Lest you think that Russia’s favorite crazy uncle doesn’t have anything to say about the latest standoff between Russia and the West, failed presidential candidate and ultranationalist loudmouth Vladimir Zhirinovsky has some choice theories about what’s holding Russia back these days — and he’s been on quite a roll in the last month or so.
It’s been nearly two years since his donkey-flogging stunt during the almost-risible Russian presidential election. Though Zhirinovsky (pictured above won just 6.2% of the vote in that race, it amounts to nearly 4.5 million Russians that have stood by the colorful demagogue since he rose to Russian politics in the mid-1990s.
Not surprisingly, Zhirinovsky believes that Viktor Yanukovich remains the rightful president of Ukraine, and he urged Russia to send troops into Ukraine to support Yanukovich’s claim to the Ukrainian presidency. For the record, Zhirinovsky supports the right of Crimea to join Russia, too. (Maybe that’s because in January 2013, Zhirinovsky was pelted with pickled cabbage salad on a visit to Kiev by a woman who attacked the flamboyant politician as a ‘Ukrainophobe.’)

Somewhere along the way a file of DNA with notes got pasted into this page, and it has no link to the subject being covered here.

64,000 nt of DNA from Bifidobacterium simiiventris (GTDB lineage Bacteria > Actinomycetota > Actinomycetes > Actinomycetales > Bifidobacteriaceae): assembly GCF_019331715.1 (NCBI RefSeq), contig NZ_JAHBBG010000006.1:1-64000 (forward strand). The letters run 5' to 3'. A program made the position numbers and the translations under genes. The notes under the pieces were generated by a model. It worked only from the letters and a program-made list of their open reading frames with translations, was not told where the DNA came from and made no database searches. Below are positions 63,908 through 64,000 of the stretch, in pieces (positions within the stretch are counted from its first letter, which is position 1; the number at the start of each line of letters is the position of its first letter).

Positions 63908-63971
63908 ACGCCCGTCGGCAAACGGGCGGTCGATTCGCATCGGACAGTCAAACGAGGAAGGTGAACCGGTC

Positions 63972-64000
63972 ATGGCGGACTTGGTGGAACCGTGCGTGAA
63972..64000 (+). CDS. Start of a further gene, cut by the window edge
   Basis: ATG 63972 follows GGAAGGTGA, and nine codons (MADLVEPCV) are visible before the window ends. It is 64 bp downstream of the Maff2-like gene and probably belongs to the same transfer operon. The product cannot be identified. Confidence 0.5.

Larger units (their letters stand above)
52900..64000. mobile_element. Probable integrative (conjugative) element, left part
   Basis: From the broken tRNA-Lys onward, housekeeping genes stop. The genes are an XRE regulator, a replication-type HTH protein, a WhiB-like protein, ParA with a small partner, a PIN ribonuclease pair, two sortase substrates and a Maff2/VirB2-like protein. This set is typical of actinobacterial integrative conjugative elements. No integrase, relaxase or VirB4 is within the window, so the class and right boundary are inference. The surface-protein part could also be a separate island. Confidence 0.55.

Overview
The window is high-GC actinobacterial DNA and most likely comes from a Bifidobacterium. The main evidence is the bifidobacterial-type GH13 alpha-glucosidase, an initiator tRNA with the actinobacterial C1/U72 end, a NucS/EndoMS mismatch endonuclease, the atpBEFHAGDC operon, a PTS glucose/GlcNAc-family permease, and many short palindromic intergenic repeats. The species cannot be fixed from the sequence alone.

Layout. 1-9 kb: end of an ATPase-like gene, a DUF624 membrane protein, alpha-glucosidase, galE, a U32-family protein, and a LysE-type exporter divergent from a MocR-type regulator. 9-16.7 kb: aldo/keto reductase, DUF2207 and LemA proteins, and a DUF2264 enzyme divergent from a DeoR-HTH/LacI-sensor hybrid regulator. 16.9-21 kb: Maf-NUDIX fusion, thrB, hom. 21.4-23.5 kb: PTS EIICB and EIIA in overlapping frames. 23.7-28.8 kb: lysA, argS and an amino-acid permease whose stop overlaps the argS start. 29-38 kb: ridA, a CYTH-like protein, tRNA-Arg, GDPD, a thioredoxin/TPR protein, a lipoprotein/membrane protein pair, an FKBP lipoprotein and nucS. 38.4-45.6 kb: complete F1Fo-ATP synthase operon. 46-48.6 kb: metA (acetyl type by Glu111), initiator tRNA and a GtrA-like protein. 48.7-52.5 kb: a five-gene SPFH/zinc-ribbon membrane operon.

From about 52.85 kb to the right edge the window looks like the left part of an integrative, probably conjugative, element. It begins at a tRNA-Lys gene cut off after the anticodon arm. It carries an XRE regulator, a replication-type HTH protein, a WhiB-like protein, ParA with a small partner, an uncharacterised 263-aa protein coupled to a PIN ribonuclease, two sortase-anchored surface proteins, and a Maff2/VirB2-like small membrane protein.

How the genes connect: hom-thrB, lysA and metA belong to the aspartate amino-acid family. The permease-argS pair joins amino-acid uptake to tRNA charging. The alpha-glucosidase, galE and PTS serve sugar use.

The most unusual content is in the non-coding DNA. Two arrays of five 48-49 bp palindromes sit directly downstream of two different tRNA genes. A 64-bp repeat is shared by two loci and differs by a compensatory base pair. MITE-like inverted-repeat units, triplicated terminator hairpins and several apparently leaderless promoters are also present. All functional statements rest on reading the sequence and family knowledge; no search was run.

But the most curious attacks recently have come with respect to another area of Russia’s ‘near-abroad.’ Last month, Zhirinovsky called for Russia, in essence, to annex five entire countries — Kazakhstan, Uzbekistan, Tajikistan, Turkmenistan and Kyrgyzstan — as Russia’s ‘Central Asian Federal Region,’ with a capital that should be known as ‘Verny,’ a Russian word for Almaty, Kazakstan’s largest city (and the city where Zhirinovsky himself was born and grew up). Even more mystifying is Zhirinovsky’s attack on the Russian letter ‘ы.’ It’s an odd sound — it’s a vowel not unlike the English ‘y,’ though the sound is apparently very difficult for non-native Russian (and other Eurasian language) speakers:
Zhirinovsky says he wants the letter removed from the Russian alphabet, calling it a “nasty Asiatic” import. The vowel came to the Russian language from the Mongols, Zhirinovsky was quoted as telling the State Duma on March 12.
“Only animals make this sound, ‘ы- ы,'” he said, adding that the regular “и” (“i”) is enough for the Russian alphabet. “Ы” doesn’t exist in any other European language, argued Zhirinovsky. “This primitive, Asiatic sound is the reason people don’t like us in Europe,” he told lawmakers.
The five central Asian nations each used to be republics in the former Soviet Union, and all of them have relatively strong ties with Russia. Kyrgyzstan and Tajikistan are candidates to join Russian president Vladimir Putin’s much-feted Eurasian Union, which is meant to be a regional counterweight to the European Union (and also to the economic power of India and China). Continue reading To ы or not to ы, Zhirinivosky asks — as Kazakhstan, central Asia worry